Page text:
Whether it’s murder while sleepwalking or diminished capacity from PMS, history is rife with unusual – and sometimes just plain bizarre – courtroom defenses.
When tasked with representing a client, a defense attorney makes a number of significant choices. The most critical to arguing a case is establishing the nature of the defense strategy itself. Arguments claiming a homicide was accidental, was committed in self-defense, or that a client was insane when the crime was committed are familiar.
But in the history of the modern justice system, there have been a plethora of, well, highly imaginative defenses presented in court. Collectively, they have broadened our understanding of what culpability looks like and the lengths trial attorneys will go to defend the (sometimes) indefensible.
The Sleepwalking Defense
Sleep, dreams, and the nocturnal brain are not without their areas of mystery. Sleepwalking, which is categorized as a parasomnia, results from an abnormal transition from NREM to REM sleep. You might think that committing homicide while asleep is so far outside the norm as to seem implausible. But it happens--and there’s a name for it: homicidal somnambulism.
(Source: Wikimedia Commons)
There have been some 70 documented cases of homicidal somnambulism, several of which are featured in the MagellanTV documentary Sleepwalkers Who Kill. Perhaps the most striking case covered in the film is that of a Toronto man, Kenneth Parks. In 1987, he was charged with bludgeoning his mother-in-law to death and attacking his father-in-law. Parks claimed he was not guilty, saying that he was sleepwalking when he drove 15 miles to his in-laws’ home and committed the acts. When he awoke, Parks asserted, he was in his car covered in blood, and he immediately drove to a police station. Amazingly, Parks was exonerated on a sleepwalking defense.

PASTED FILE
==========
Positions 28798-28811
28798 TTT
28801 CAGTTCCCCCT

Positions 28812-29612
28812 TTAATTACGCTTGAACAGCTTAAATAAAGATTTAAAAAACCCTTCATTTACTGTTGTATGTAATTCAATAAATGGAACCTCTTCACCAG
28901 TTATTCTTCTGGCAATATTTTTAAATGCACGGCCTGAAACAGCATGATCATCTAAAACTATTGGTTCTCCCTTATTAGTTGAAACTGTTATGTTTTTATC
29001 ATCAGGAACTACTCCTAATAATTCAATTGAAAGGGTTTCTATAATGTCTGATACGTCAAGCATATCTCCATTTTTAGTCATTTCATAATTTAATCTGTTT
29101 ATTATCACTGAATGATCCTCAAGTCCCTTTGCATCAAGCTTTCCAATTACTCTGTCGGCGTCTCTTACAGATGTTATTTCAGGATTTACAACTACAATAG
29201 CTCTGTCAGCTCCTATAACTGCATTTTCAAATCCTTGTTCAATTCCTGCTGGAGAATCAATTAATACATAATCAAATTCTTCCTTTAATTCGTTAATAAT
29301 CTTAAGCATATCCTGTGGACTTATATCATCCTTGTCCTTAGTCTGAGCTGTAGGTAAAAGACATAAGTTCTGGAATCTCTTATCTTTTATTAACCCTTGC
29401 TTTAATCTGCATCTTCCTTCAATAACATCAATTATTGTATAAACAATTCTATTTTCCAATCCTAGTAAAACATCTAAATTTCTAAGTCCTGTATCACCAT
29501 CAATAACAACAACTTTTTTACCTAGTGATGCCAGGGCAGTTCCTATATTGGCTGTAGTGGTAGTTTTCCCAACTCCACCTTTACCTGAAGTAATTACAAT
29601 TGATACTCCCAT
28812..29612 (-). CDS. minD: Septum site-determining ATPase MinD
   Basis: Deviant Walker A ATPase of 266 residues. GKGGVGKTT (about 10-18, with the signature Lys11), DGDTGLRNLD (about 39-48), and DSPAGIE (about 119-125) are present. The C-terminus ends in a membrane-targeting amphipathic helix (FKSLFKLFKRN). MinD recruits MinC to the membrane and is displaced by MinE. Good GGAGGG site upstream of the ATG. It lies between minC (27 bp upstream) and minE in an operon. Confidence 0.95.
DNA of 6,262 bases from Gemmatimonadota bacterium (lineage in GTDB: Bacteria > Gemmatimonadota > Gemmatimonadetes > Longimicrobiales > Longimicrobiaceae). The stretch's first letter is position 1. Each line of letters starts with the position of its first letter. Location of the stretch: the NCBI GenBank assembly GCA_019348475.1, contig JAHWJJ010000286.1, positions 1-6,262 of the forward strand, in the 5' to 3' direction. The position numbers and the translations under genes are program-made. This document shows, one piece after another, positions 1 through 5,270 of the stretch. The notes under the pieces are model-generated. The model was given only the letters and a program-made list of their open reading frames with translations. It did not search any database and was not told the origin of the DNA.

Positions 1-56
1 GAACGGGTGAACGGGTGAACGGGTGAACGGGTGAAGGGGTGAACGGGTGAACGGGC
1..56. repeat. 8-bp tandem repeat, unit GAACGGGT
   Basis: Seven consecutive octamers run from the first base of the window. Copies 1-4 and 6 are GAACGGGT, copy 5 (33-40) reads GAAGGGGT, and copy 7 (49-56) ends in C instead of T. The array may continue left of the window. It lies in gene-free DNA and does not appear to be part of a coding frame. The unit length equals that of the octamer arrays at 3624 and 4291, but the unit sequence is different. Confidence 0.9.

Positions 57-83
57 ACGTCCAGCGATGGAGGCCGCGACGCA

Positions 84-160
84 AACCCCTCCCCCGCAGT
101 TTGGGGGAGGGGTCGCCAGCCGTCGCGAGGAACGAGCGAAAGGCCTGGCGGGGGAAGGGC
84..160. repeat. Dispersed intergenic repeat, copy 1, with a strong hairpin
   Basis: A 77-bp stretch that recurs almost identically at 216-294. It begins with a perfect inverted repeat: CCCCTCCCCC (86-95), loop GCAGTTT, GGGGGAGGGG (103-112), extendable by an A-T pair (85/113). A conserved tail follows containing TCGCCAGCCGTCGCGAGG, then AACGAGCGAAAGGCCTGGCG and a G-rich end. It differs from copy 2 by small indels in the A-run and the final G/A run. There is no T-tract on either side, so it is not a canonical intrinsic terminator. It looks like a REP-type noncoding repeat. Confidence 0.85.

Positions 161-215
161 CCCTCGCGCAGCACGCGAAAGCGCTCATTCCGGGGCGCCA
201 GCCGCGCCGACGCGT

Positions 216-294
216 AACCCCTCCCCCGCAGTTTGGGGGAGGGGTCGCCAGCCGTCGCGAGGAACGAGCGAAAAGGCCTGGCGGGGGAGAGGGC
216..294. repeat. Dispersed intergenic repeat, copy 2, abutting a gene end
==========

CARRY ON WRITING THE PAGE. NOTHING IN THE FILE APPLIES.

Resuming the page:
For more on homicidal somnambulism, check out the MagellanTV documentary Sleepwalkers Who Kill.
Here’s a recap of three additional cases of homicidal somnambulism.
In 1925, Texas resident Isom Bradley was accused of intentionally shooting his girlfriend, Ada Jenkins, a claim he denied. Bradley testified that, as he and Jenkins were preparing for bed, Bradley was concerned about a threat made against him from an enemy. To calm his mind, he slept with a pistol under his pillow. Hearing a noise in the night, he shot at a perceived intruder – but when he turned on the light, he found Jenkins dead in a pool of blood. Bradley was initially convicted, but the case was later appealed and reversed. His attorneys argued that the jury had not been made aware of the possibility that Bradley was asleep at the time of the killing.
In July 2008, Brian Thomas strangled his wife while sleeping in their camper. Upon finding his wife dead, a bewildered Thomas notified the police, reasoning that he must have committed the act himself. Thomas, who had a history of sleepwalking, claimed that he had no memory of the event. Instead, Thomas reported that he was having a nightmare in which he was fighting off a male intruder; in his somnambulistic state, he attacked his wife instead. Thomas was found not guilty and released from prison.